We were at a jewellery store picking out a Mother’s Day present, and my sister had just told the shopkeeper that I worked at the Pioneer Generation Office (PGO).

“Our Government is so terrible to the elderly, you know,” the shopkeeper exclaimed.

“I must tell you what happened to my husband. All his life he was paying for this ElderShield, then he turns 65 and they send him a letter saying no more coverage.

“How can they do that, right? His whole life, paying and paying, and he never even claimed once.”

This sounded odd. I knew that ElderShield was a Government disability insurance scheme, and it did not make sense for coverage to cease just as a person entered a more disability-prone age bracket. I quietly made a quick Google search on my phone as the shopkeeper continued talking. I glanced through the first result and found a moment to interject.

“I just went to the MOH website … Are you sure the letter said they were ending coverage?” I asked.

She nodded emphatically. “I saw it myself,” she said. I replied: “It’s just that it says here that at age 65, you stop paying premiums … But then your coverage continues for life.”

Her eyebrows shot up. “What?”

“Yes,” I continued, “See, it says so here. Don’t worry. It looks like your husband is covered. They just front-loaded the premiums so he only pays while he’s working, not when he’s retired.” By the end of the visit, we had bought a pair of earrings and the shopkeeper could not wait to get home to tell her husband the good news about his insurance.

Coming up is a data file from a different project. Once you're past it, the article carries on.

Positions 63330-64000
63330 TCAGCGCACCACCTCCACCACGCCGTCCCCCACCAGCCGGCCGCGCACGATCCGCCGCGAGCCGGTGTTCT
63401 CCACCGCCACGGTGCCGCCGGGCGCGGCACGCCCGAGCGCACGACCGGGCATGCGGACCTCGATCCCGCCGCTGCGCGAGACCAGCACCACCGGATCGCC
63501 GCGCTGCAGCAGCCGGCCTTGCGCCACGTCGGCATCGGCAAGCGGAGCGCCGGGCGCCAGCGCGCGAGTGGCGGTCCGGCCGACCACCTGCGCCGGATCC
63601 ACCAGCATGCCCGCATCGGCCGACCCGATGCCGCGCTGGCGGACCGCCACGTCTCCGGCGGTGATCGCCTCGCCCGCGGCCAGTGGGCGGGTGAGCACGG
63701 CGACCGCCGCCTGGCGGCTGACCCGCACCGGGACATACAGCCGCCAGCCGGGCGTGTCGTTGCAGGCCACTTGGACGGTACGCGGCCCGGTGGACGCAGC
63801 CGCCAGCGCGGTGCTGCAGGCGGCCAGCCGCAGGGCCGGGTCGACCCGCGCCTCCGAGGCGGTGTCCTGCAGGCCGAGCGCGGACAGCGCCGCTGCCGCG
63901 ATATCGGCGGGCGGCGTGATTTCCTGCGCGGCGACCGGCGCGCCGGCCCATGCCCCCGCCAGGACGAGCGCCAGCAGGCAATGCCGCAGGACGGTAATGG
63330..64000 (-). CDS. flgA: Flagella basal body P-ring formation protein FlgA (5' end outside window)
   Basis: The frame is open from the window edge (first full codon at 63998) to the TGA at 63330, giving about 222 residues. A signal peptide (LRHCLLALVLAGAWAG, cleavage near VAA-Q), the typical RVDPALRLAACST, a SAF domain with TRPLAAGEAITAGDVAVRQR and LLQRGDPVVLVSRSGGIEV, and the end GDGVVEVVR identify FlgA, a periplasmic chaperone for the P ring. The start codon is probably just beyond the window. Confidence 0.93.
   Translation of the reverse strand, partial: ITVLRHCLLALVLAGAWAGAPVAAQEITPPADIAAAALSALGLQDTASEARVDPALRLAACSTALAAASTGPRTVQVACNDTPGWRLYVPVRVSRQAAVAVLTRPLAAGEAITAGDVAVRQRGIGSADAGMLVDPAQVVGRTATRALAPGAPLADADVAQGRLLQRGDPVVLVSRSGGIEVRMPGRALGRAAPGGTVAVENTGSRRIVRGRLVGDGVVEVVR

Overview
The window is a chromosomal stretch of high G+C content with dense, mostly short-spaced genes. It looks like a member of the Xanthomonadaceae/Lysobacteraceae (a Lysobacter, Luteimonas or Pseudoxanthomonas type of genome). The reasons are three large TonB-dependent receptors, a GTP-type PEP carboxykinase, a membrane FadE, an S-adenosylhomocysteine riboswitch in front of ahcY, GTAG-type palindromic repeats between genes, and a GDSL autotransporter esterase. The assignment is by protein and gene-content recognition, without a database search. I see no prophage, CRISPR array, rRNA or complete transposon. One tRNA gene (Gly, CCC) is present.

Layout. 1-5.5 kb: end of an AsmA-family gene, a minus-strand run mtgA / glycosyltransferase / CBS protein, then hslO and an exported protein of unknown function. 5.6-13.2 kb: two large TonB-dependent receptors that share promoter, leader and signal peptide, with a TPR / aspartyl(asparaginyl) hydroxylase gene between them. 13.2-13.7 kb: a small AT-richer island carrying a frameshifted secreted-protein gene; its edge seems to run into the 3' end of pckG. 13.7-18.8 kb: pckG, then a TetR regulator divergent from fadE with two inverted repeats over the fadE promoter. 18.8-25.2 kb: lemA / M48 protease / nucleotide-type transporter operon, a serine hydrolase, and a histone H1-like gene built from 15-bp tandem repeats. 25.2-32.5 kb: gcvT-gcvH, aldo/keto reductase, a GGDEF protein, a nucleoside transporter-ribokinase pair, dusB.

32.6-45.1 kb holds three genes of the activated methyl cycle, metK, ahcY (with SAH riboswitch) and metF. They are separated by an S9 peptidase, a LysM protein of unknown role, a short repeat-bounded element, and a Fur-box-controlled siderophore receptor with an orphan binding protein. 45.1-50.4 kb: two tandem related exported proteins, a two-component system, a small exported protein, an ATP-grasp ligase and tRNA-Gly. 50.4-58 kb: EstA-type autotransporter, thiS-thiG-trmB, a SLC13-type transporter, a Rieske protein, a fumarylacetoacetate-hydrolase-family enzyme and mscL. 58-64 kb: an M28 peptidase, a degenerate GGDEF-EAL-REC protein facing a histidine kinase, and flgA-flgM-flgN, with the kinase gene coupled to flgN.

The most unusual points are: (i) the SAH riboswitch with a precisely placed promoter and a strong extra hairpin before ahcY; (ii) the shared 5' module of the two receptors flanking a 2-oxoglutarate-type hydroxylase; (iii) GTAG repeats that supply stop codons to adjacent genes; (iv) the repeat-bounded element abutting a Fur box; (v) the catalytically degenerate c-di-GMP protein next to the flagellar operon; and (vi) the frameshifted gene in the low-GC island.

To me, the next big thing for Singapore might, paradoxically, be a shift in focus from big things to little things. We do big things well: In policy alone, recent years have seen the rollout of many exciting national-level schemes. Where we now need to spend more energy on are the myriad little things that can make or break these plans.

One key little thing is to ensure that citizens understand the big moves, and know how to access the benefits they offer.

Malaysia's East Coast Rail Line touted as a game changer, new trade links could bypass Singapore; * ECRL cancelled by new Prime Minister Mahathir Mohamad in August 2018 *

Singapore could be bypassed as new links alter regional trade routes
By Leslie Lopez, Regional Correspondent In Kuantan, The Straits Times, 22 Dec 2016

In a remote nook along Peninsular Malaysia's east coast, millions of tonnes of sand are being dredged up from the South China Sea to get Kuantan Port ready for the country's priciest infrastructure project yet: a RM55 billion (S$17.7 billion) railway link financed by China.

The East Coast Rail Line project (ECRL) will connect ports on the east and west coasts of Peninsular Malaysia and could alter regional trade routes which currently ply between the busy Strait of Malacca and the South China Sea via Singapore, officials say.